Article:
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Democratic presidential candidate Beto O'Rourke walks next to his wife Amy Hoover Sanders and Rep. Veronica Escobar Sunday, Aug. 4, 2019, during a silent march holding sunflowers in honor to the victims of a mass shooting occurred in Walmart on Saturday, Aug. 3, 2019, in El Paso, Texas. (Lola Gomez/Austin American-Statesman via AP)
Houston Astros players bow their heads during a moment of silence in remembrance of the the mass shooting victims in El Paso, Texas and Dayton, Ohio before a baseball game Sunday, August 4, 2019, in Houston. (AP Photo/Michael Wyke)
Three-year-old Andrew Malagon observes a makeshift memorial for the victims of Saturday's mass shooting at a shopping complex in El Paso, Texas, Sunday, Aug. 4, 2019. (AP Photo/Andres Leighton)
Employees of Walmart cry as they attend a vigil for victims of Saturday's mass shooting who were killed at the store inside a shopping complex Sunday, Aug. 4, 2019, in El Paso, Texas. (AP Photo/John Locher)
A Virgin Mary painting, flags and flowers adorn a makeshift memorial for the victims of Saturday's mass shooting at a shopping complex in El Paso, Texas, Sunday, Aug. 4, 2019. (AP Photo/Andres Leighton)
Clockwise from left, Gabriela Lopez and her husband Roberto Lopez comfort their children Santi Lopez and Max Lopez during a vigil for victims of Saturday's mass shooting at a shopping complex Sunday, Aug. 4, 2019, in El Paso, Texas. (AP Photo/John Locher)
People raise their arms in the air during a vigil for victims of Saturday's mass shooting at a shopping complex Sunday, Aug. 4, 2019, in El Paso, Texas. (AP Photo/John Locher)
Lupe Lopez holds a picture of a victim during a vigil for victims of Saturday's mass shooting at a shopping complex Sunday, Aug. 4, 2019, in El Paso, Texas. (AP Photo/John Locher)
People pray during a vigil for victims of Saturday's mass shooting at a shopping complex Sunday, Aug. 4, 2019, in El Paso, Texas. (AP Photo/John Locher)
People attend a vigil for victims of Saturday's mass shooting at a shopping complex Sunday, Aug. 4, 2019, in El Paso, Texas. (AP Photo/John Locher)
Members of a youth sports community participate in a vigil for the victims of Saturday's mass shooting in El Paso, Texas, Sunday, Aug. 4, 2019. (AP Photo/Andres Leighton)
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The document groups the 46 individuals allegedly involved in domestic terror incidents last year into three categories: “race-based extremists,” “anti-government extremists,” and “single-issue extremists.” But the map also includes more detailed data within these categories and all 25 of the individuals classified as “race-based extremists” are identified as “white supremacists.”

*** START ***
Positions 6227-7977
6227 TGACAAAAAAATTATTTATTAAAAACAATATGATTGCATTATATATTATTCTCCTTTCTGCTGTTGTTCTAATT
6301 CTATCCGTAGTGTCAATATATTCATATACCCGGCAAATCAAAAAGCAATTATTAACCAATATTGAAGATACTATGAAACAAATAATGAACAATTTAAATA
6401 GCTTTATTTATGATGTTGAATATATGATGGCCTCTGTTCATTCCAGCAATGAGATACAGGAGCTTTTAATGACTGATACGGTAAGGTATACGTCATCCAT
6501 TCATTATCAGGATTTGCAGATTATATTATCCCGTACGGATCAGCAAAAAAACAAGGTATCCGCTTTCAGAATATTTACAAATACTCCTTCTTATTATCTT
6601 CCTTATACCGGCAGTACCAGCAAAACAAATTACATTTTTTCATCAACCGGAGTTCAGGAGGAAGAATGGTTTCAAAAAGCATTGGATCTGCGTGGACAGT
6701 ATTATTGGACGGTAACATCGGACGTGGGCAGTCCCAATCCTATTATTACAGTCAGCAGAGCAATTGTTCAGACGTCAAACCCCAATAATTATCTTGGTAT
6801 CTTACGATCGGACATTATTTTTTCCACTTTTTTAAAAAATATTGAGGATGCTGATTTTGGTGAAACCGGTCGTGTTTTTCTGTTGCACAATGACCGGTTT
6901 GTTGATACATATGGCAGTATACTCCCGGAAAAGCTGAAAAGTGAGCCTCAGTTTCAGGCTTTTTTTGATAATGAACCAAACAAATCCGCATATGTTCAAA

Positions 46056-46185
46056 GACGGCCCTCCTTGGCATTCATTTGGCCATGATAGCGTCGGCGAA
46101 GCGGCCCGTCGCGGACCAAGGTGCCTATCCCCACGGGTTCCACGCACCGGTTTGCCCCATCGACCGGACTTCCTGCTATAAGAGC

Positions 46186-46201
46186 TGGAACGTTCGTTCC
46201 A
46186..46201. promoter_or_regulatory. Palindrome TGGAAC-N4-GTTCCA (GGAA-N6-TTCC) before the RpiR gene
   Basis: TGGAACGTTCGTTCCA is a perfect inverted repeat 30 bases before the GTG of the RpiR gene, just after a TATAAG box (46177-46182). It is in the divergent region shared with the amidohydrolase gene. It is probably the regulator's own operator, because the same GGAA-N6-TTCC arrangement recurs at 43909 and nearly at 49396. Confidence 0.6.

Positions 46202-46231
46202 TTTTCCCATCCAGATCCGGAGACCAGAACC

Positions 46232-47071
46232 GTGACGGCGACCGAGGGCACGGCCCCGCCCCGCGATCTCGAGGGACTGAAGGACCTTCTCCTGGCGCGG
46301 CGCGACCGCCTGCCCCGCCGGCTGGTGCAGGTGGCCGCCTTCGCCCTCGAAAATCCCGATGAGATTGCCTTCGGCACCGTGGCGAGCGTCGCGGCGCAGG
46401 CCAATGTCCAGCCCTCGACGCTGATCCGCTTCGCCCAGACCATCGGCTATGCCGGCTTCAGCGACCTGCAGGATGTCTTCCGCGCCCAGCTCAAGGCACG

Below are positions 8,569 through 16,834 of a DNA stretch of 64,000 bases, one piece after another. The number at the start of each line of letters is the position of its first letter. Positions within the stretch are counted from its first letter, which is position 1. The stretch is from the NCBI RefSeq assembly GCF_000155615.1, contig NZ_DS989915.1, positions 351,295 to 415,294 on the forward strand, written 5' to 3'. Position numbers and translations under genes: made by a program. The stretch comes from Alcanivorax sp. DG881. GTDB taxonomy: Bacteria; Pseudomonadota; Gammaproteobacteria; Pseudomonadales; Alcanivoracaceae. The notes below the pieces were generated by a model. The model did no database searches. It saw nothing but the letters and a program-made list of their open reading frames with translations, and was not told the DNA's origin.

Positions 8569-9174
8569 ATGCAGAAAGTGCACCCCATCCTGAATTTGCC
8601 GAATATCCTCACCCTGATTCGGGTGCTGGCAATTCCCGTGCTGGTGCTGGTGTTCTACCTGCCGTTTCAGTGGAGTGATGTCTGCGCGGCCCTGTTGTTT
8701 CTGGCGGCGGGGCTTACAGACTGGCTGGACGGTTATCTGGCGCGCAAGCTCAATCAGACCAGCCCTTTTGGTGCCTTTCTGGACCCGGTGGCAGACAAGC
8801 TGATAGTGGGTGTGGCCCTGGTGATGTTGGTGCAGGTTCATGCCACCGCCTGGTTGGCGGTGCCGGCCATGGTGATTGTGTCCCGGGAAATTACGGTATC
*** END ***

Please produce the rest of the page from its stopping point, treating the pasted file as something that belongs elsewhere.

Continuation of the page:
The government’s classification of individuals under specific categories does not indicate they were necessarily convicted of crimes for extremist behavior, or that the actual charges against them included an extremist element. A Yahoo News review of the cases found that many were still pending, and we blurred out details identifying two individuals. In one instance, the status of the case was unclear; in the other, the charges were dismissed.)

Some Democrats on the Judiciary Committee have argued that the Justice Department’s decision to reduce the number of categories, and using only “race-based extremists,” will make tracking white supremacists more difficult.

Law enforcement agencies responding to an active shooter in El Paso, Texas, on Saturday. (Photo: Joel Angel Juarez/AFP/Getty Images)

“The Trump administration’s irresponsible decision to stop tracking white supremacist incidents as a separate category of domestic terrorism obfuscates the extent of this threat,” Durbin’s aide said.

In his testimony to the Senate Judiciary Committee last month, FBI Director Wray, when pressed, said the “majority” of domestic terrorism cases last year involved white supremacists. However, Wray did not provide specific figures.

Booker said he was not surprised to learn the data shows that race-based attacks last year involved white supremacists. He cited a spate of recent high-profile incidents, including the Aug. 3 shooting in El Paso that left 22 people dead as proof of the white supremacist threat.

“While white supremacy is not a new phenomenon in America, it’s incredibly troubling the way the movement has been emboldened and the administration’s efforts to obfuscate the data on these terrorist incidents simply defies logic,” Booker said.

In March, Durbin introduced the Domestic Terrorism Prevention Act in the wake of a shooting at a mosque in New Zealand. The bill called on the DOJ and on FBI offices that monitor, investigate and prosecute domestic terrorism to assess the “threat posed by white supremacists” and to “provide transparency through a public quantitative analysis of domestic terrorism–related assessments, investigations, incidents, arrests, indictments, prosecutions, convictions, and weapons recoveries.” Booker was among the co-sponsors of the bill.

According to Durbin’s aide, the ambiguity in the current classification system and the DOJ’s apparent reluctance to release data on white supremacist terrorism raises concerns about whether adequate resources are being devoted to the threat.

“This highlights the problem with not specifically tracking white supremacist attacks,” the aide said of the document. “If we do not understand the scope of this problem, we cannot effectively combat it.”

Martin de Bourmont contributed research to this article.